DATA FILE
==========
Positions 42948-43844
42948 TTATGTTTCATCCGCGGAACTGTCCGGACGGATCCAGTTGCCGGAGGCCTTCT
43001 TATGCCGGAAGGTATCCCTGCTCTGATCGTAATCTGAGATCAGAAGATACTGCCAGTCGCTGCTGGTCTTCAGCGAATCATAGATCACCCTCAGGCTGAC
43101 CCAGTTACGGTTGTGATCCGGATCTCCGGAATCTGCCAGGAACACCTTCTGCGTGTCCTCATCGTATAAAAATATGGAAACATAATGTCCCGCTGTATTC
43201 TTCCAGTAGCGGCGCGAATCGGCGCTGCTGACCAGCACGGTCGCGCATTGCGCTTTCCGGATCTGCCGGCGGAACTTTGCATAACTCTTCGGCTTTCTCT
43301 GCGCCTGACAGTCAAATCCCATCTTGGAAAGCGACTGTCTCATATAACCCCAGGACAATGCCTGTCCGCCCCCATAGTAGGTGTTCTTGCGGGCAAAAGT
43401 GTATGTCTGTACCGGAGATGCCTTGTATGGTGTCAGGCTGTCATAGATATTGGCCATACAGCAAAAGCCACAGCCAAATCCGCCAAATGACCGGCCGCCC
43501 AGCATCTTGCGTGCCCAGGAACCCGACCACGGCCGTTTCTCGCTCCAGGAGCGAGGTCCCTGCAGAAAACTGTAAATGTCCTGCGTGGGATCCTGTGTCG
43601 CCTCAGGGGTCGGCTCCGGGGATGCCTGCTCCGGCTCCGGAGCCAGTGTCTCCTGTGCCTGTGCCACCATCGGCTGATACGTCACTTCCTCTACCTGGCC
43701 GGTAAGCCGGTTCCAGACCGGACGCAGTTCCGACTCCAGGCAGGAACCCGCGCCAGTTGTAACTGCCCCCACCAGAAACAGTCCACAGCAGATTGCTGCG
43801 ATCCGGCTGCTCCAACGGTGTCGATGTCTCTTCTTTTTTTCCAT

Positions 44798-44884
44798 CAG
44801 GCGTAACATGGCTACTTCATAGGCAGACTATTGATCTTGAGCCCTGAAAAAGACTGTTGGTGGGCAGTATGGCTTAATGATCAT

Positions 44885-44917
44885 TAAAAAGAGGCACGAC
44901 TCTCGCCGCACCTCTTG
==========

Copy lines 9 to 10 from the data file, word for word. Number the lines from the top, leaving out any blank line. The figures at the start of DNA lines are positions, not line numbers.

43601 CCTCAGGGGTCGGCTCCGGGGATGCCTGCTCCGGCTCCGGAGCCAGTGTCTCCTGTGCCTGTGCCACCATCGGCTGATACGTCACTTCCTCTACCTGGCC
43701 GGTAAGCCGGTTCCAGACCGGACGCAGTTCCGACTCCAGGCAGGAACCCGCGCCAGTTGTAACTGCCCCCACCAGAAACAGTCCACAGCAGATTGCTGCG